The Kabul times, Afghanistan Trustable News Agency.
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Repatriation of Afghan refugees from neighboring countries continues

Afghan refugees in Pakistan walk towards the Pakistan-Afghanistan Torkham border on November 3, 2023, following Pakistan's government decision to expel people illegally staying in the country. More than 165,000 Afghans have fled Pakistan since Islamabad issued an ultimatum to 1.7 million people a month ago to leave or face arrest and deportation, officials said on November 2. (Photo by Abdul MAJEED / AFP)

The repatriation process of Afghan refugees, which began months ago from Pakistan, has reached a significant milestone as the total number of Afghan refugees returning to the country from neighboring Pakistan has now surpassed 500,000, with the return process continuing as before. According to reports, from January 30 to February 2, 2024, a total of 2,956 Afghans, comprising 865 men, 793 women, and 1,298 children, made their journey back to Afghanistan. The repatriation has seen 148 families being transported in 121 vehicles, marking a coordinated effort to ensure a smooth return for those choosing to return back to their home country. Meanwhile, the United Nations Office for the Coordination of Humanitarian Affairs (UNOCHA) has said that over 500,000 Afghans have returned to Afghanistan since November last year after Pakistan announced the deportation of undocumented migrants from its soil. The UN agency on its X account wrote: “In Jan 2024, the number of Afghans returning from Pakistan surpassed 500,000, with 84% of those returning in the last quarter of 2023.” The agency added: “Partners are responding to their needs, but funds are urgently required for the sustainable solutions, including for host communities.” According to the facts and figures provided by the UNOCHA 324,700 Afghans returned via Torkham and 172,600 returned to the country via Spinboldak. 1,500 people had returned via Badini and 9,300 people returned to the country via Ghulam Khan. Of the returning individuals were 48 percent female and 52 percent male. On the other hand, the World Food Program (WFP) recently disclosed in reports that Afghan refugees, forcibly tortured and expelled from Pakistan, are resorting to borrowing money just to survive. In a video clip released last week on Thursday, the organization highlighted that over half a million Afghan migrants have been forcibly deported by the Pakistani government in nearly five months. The agency emphasized that Afghan refugees are now compelled to borrow money merely to sustain themselves, lacking any facilities or support. The World Food Program (WFP) emphasized that some of these returning Afghan refugees are still experiencing hunger and, above all, require food assistance. Earlier, the United Nations had repeatedly called on Pakistan to halt the deportation exercise. The Pakistani government’s action sparked concerns regarding the treatment and rights of these refugees in Pakistan. Pakistani officials continued their actions despite facing condemnation and calls to stop the forceful deportation of Afghan migrants. Since Pakistan and Iran announced forced deportation of Afghan refugees from their countries last October, the Islamic Emirate has started efforts to address issues of repatriating Afghan refugees as their issues have been repeatedly discussed in meetings of the cabinet of the Islamic Emirate (IEA). A special committee has been also formed to properly address the issues of returning Afghan refugees in bordering areas. Besides, special camps have been set up in Kandahar’s Spin Boldak and Nangarhar’s Torkham to welcome and receive returning Afghan refugees. The Islamic Emirate’s policy towards Afghan immigrants has been kind and compassionate from the beginning until now. The IEA leadership has always asked its citizens not to leave the country for neighboring and western countries. They also asked the Afghans living abroad to return to the country. S.Raqib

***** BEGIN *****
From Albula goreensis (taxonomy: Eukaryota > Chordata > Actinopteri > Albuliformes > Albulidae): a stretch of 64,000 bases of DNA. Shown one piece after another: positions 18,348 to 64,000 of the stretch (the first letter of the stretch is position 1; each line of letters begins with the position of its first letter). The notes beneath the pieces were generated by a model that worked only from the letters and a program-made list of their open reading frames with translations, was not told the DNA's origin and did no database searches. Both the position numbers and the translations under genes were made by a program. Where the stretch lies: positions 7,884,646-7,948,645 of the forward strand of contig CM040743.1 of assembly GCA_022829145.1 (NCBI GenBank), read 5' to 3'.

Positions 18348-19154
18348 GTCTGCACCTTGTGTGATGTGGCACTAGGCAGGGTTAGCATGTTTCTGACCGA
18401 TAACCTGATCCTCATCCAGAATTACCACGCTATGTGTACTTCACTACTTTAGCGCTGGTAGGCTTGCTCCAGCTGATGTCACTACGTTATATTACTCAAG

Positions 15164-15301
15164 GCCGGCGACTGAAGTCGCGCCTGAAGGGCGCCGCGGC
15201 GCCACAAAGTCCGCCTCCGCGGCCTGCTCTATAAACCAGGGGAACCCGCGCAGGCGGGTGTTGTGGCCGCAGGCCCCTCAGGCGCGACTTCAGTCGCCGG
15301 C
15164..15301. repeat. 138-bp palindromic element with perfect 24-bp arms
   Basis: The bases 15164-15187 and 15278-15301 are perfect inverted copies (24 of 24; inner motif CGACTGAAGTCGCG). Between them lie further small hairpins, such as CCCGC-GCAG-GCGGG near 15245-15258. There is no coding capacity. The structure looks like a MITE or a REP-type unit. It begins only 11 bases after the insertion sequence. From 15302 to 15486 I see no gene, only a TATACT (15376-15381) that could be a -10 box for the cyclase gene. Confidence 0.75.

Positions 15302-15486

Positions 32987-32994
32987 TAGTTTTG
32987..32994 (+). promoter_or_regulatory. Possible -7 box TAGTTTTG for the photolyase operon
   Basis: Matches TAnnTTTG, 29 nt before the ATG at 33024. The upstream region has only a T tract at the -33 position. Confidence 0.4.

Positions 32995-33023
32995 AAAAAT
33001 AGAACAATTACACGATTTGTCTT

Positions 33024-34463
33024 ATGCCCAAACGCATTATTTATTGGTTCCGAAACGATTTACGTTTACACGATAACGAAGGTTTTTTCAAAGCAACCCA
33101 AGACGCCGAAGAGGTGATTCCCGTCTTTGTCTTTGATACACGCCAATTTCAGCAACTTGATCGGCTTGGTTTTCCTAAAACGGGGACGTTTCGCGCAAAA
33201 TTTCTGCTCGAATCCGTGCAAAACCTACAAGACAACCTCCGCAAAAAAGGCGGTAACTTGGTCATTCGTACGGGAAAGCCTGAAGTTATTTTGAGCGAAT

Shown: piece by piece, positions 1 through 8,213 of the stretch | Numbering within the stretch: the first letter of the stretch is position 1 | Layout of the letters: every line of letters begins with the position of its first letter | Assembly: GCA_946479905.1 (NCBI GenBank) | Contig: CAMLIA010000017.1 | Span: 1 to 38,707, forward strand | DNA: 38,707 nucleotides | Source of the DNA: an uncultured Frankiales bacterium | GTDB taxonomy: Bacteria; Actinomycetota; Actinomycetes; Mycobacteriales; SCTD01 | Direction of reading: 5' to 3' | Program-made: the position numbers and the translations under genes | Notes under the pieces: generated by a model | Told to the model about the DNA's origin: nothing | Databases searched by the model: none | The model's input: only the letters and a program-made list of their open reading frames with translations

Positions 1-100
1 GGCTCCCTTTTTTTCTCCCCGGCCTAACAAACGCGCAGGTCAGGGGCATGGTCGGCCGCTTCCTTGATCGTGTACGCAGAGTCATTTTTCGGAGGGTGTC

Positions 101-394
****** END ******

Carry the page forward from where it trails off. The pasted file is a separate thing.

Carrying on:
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The Kabul times, Afghanistan Trustable News Agency.